Chase Elementary School students thought they were getting a "very special" NFL rally on Purple Friday. It turned out they didn't know how special.
A group of purple-clad fifth-graders at Chase were the first to find out as they gathered for a late breakfast of cereal and milk, and they were joined by Baltimore Ravens wide receiver Torrey Smith.
Smith, a former Terp fresh off the Ravens' win over the San Francisco 49ers in the Super Bowl, had breakfast, then spoke to the entire student body at Chase about fitness and nutrition.
"Anytime I get the opportunity to go to any elementary school, even family and friends, I'll go out and hang out at the school all day," said Smith, who added he was "honored" to appear at Chase.
The appearance was part of the NFL's Fuel Up To Play 60 program. The program, a partnership between the league and the National Dairy Council, encourages healthy habits for children.
"Obviously, our country, we have a problem in terms of being healthy, childhood obesity and just obesity in general," Smith said. The program is "doing a great job trying to change that."
When he was introduced to the class, he went from table to table and met each of the students individually.
While eating breakfast, Smith fielded questions from the students. He spoke about his time in New Orleans, including the pregame Media Day ("All these cameras times a milion," he said) and having his family there to watch the win. Students also chatted with him about video games, the offseason and, of course, football.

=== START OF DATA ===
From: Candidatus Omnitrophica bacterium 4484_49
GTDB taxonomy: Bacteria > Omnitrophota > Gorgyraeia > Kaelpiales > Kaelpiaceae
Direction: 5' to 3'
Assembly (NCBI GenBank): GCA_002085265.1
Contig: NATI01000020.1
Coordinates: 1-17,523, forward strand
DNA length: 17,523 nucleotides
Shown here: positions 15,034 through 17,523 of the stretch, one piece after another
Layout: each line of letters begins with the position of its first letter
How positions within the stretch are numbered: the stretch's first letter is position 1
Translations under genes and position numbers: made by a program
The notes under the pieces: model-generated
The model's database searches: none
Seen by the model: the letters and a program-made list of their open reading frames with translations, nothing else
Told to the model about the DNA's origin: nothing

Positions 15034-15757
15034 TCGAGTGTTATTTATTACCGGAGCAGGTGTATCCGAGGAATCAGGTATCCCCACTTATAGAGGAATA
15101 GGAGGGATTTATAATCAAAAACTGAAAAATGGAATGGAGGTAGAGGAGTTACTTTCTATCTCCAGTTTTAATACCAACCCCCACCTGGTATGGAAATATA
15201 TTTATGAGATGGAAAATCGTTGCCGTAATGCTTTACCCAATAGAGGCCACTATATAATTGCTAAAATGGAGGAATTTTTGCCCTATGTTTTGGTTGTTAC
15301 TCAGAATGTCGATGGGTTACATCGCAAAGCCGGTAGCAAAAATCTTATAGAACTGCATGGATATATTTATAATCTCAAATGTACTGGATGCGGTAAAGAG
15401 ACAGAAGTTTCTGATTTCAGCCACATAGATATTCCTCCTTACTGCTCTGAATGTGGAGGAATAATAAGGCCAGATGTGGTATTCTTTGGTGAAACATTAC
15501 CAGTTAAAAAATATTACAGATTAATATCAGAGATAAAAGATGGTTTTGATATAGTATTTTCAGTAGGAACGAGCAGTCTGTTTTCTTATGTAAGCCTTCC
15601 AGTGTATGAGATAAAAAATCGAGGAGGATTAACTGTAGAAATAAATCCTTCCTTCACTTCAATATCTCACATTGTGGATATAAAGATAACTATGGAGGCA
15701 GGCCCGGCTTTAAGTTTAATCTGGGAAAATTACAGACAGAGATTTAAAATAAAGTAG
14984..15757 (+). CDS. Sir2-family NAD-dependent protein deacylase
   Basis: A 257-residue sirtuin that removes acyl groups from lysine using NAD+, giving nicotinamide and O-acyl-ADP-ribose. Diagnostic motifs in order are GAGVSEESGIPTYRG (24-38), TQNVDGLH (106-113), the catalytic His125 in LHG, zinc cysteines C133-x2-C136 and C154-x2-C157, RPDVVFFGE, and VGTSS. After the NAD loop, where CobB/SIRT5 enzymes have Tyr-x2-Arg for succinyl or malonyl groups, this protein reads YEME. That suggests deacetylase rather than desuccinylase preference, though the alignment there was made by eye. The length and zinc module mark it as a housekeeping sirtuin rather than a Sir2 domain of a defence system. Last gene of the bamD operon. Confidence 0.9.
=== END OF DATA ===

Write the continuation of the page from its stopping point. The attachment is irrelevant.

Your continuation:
"Joe's [referring to Ravens quarterback Joe Flacco] an MVP now. That's hard to top," he joked to a student who talked about wanting to be a quarterback.
After breakfast and a group photo with students, Smith went to the school's auditorium to surprise the entire school.
Over this school year, other stars like Ravens mascot Poe and Baltimore Blast midfielder Pat Healey have dropped by to meet Chase students.
Smith is easily the biggest star to drop by the school. And principal Douglas Elmendorf commended his staff for keeping the appearance—which came together quickly after the Super Bowl—a surprise.
"It all came together in the last couple of days, and the hardest thing to do was to keep it a secret as much as we could," he said.
Elmendorf said that having a Ravens player just days removed from winning the Lombardi trophy tell students that listening to their parents and teachers and eating healthy were keys to success as an athlete had a huge impact.
"I think it's a really good message for them," Elmendorf said, recalling overhearing a student saying, "I didn't really drink milk before, but now that Torrey Smith is, I'm going to start."